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The Law of Large Numbers

The law of large numbers states that the more experiments that occur, the higher the chances are that the outcomes will trend toward whatever the probability is.

For example, let’s say that you are in a coin flipping contest and there are three rounds. The contest has two players and it is one-on-one. The probability of either contestant getting a heads or a tails is 50%.

Now let’s say that in each round the side of the coin that won was heads. So there were three heads in a row. Over three rounds, heads winning each time is pretty likely because the amount of rounds (or experiments) isn’t very large. In other words the sample size is small.

But what if there were twenty rounds instead of three? The chances of heads occurring twenty times in a row is possible, but very, very unlikely. So over twenty rounds there will be more tails occurring and this will cause the amount of tails to trend towards occurring ten times which is what the probability of flipping a coin is - 50%.

So the law of large numbers just simply states that the more an event occurs, the more the chances of that event occurring will trend towards its average over time.

The law of large numbers applies in a lot of different areas in the real world. Two areas are sports and insurance


When a .300 hitter in baseball goes on a hot streak and gets six hits in ten at bats during a week, you can likely assume that he will only get three hits out of ten and bat .300 the following week or maybe even get 0 hits which will bring him right back to his average of .300.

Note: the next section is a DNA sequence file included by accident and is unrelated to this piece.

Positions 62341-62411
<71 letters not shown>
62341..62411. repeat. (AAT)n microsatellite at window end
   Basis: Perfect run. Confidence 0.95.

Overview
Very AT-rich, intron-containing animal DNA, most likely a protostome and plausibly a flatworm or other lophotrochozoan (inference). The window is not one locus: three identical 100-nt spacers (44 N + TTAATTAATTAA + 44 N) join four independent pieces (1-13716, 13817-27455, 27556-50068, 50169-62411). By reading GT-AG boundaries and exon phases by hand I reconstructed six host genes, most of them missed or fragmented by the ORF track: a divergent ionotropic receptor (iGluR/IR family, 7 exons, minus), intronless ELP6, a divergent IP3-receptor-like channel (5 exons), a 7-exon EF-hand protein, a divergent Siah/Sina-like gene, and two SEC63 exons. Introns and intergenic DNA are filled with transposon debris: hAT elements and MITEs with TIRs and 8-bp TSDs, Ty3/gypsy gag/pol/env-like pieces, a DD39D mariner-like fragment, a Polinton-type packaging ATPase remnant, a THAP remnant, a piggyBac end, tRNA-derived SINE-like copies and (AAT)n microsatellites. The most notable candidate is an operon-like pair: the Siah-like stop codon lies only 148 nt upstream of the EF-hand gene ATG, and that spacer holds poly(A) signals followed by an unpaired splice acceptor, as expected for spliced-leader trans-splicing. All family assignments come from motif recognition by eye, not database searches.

The insurance industry lives on the law of large numbers. They are all about managing risk and pricing it as accurately as possible. A small sample could bankrupt an insurer but if they insure lots of policies where they can get a good enough estimate of the probability of a certain type of risk occurring like a hurricane or a car crash, and then price that insurance policy adequately for the risk, and then be patient and disciplined, then they can make good profits over a number of years. 

I flipped a coin 10 times to demonstrate the law of large numbers. Below are the results. As you can see after the first 4 coin flips there were 3 Heads and 1 Tails which is an outcome of 75% Heads and 25% Tails. I then flipped the coin 6 more times for a total of 10 flips and there were 5 Heads and 5 Tails which is an outcome of 50% Heads and 50% Tails - the exact probability of each outcome. 

Flip #1: Heads

Flip #2: Tails

Flip #3: Heads

Flip #4: Heads

Flip #5: Tails

Flip #6: Heads

Flip #7: Tails

Flip #8: Tails

Flip #9: Heads

Flip #10: Tails

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